In applying the above factors, the passage of two days is not too long to render the warnings ineffective.   See Miller, 196 S.W.3d at 266-67 (holding the passage of four days was not too long).   Additionally, the second interview was conducted by the same officer 1 about the same offense.   Further, there is no evidence in the record to suggest the officer engaged in actions that diluted the efficacy of the warnings.   While it is true the officer did not remind appellant of the previous warnings, we do not think this factor alone is enough to render the statement inadmissible.2  Accordingly, we hold appellant's second statement was not obtained in violation of Miranda.

2. Texas Code of Criminal Procedure

Under Texas law, the Code provides additional rules, beyond the requirements of Miranda, for the admission of an oral confession. See Tex.Code Crim. Proc. Ann. art. 38.22, § 3(a) (Vernon 2005).   In its motion for rehearing, the State recognizes the cases cited in the previous section may only apply to cases involving Miranda warnings rather than the warnings required by article 38.22 of the Code since article 38.22 requires the warnings to appear on the recording itself.   As a result, the State argues appellant failed to preserve error regarding his rights under the Code.   Thus, we must first determine whether appellant waived his rights under article 38.22, and then, if necessary, decide if a prior warning remains in effect for a second oral statement for purposes of article 38.22.

 a. Did Appellant Waive His Rights Under Article 38.22?

 The State argues appellant waived his rights under the Code because appellant never cited article 38.22 in his suppression motion and because appellant failed to argue it at the suppression hearing.   We disagree with the State.   The record reflects appellant's first attorney filed a motion to suppress (hereinafter “the First Motion”) in which he argued appellant's rights under the Fifth and Fourteenth Amendments of the United States Constitution, Article 1, Section 9 of the Texas Constitution, and articles 38.22 and 38.23 of the Code were violated.   Approximately one year later, appellant obtained a second attorney who filed a second motion to suppress (hereinafter “the Second Motion”), but the Second Motion did not mention a violation of appellant's rights under the Code.   The trial court, however, held only one suppression hearing, and the record is unclear whether the trial court ruled on the First Motion, the Second Motion, or both.   Nothing in the record suggests appellant's first motion was withdrawn or amended, so presumably the trial court considered both motions.3

Furthermore, assuming the trial court only considered the Second Motion, the fact the Second Motion does not mention article 38.22 does not automatically mean appellant waived his rights under the Code.  Appellate Rule 33.1(a)(1)(A) provides that error is preserved if the “complaint was made to the trial court by a timely request, objection, or motion” that states the grounds “with sufficient specificity to make the trial court aware of the complaint.”  Tex.R.App. P. 33.1(a)(1)(A);  Mata v. State, 46 S.W.3d 902, 908(Tex.Crim.App.2001).   Therefore, if appellant made the trial court aware of his complaint during the suppression hearing, he sufficiently preserved error, despite his failure to include the argument in the Second Motion.   See Mata, 46 S.W.3d at 907-08 (holding appellant preserved error even though his written motion for suppression failed to argue the expert's testimony should be suppressed because appellant argued, during the suppression hearing, the expert's testimony should be suppressed, and he argued with sufficient specificity to apprise the trial court of his complaint).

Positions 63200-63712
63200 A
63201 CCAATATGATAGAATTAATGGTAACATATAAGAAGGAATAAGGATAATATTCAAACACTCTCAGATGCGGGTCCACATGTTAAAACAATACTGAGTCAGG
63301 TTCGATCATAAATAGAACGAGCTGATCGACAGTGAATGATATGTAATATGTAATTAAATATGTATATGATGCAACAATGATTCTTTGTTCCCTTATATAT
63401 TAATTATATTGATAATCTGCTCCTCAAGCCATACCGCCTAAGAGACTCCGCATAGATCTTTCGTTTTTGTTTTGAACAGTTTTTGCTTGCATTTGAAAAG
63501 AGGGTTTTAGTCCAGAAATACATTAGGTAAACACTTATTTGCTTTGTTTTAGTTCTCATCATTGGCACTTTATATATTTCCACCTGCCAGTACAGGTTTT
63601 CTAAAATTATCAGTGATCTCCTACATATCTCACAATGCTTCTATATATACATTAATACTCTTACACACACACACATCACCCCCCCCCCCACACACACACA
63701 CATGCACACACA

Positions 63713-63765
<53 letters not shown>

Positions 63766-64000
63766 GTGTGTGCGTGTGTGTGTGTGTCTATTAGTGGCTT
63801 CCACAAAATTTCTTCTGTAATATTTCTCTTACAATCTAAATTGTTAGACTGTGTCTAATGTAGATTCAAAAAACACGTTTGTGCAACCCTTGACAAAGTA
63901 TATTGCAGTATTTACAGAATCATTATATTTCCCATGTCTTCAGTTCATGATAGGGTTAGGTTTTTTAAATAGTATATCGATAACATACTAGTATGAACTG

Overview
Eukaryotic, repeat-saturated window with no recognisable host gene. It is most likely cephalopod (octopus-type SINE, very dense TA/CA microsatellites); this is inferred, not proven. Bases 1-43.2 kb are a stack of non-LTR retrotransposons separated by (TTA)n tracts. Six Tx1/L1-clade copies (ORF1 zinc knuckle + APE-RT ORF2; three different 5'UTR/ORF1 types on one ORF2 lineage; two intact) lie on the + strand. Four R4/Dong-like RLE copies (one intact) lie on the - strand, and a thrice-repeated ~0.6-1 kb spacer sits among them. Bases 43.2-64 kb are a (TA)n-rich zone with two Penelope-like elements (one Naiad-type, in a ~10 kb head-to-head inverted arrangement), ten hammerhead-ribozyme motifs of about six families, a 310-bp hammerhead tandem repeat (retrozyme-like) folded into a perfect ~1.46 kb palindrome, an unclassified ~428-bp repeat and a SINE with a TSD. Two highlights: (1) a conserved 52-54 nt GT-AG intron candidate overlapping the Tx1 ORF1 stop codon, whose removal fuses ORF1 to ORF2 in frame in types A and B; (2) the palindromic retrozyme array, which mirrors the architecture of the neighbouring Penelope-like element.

After reviewing the record, we conclude that, during the suppression hearing, appellant's counsel argued the officer violated appellant's rights under article 38.22, section 3(a)(2) with sufficient specificity to make the trial court aware of his complaint.   See Tex.R.App. P. 33.1(a)(1)(A).   The record reflects the following argument made by appellant's counsel:

Again, there's nothing on State's Exhibit No. 2-A [the transcript of appellant's second videotaped statement] which would be reflective of him being read his Miranda warnings at the beginning, that it's a verbatim transcript of what he simply said.   They did not Mirandize him on the tape, which they did not do, that's clear.   The Court's had an opportunity to review that tape, State's Exhibit No. 2-A is not going to be reflective of any Miranda warnings given thus far.  (Emphasis added)

Immediately after this statement by appellant's counsel, the court stated “I understand, counsel.   You have made a fine point of law.”   Additionally, during the hearing, the prosecutor stated “[w]e will stipulate nowhere on the videotape of State's Exhibit No. 2-A is there Mirandized [sic] warnings given to this defendant.”   We need not engage in speculation as to whether the court was aware of appellant's complaint.   The trial court's statement and the prosecutor's stipulation indicate they both understood appellant's counsel was arguing a violation of the Code due to the absence of Miranda warnings on the videotape.   We find the argument made during the suppression hearing was sufficient enough to put the trial court on notice appellant was arguing a violation of article 38.22, section 3(a)(2).   See Tex.R.App. P. 33.1(a)(1)(A).4  Accordingly, appellant did not waive his rights under the Code.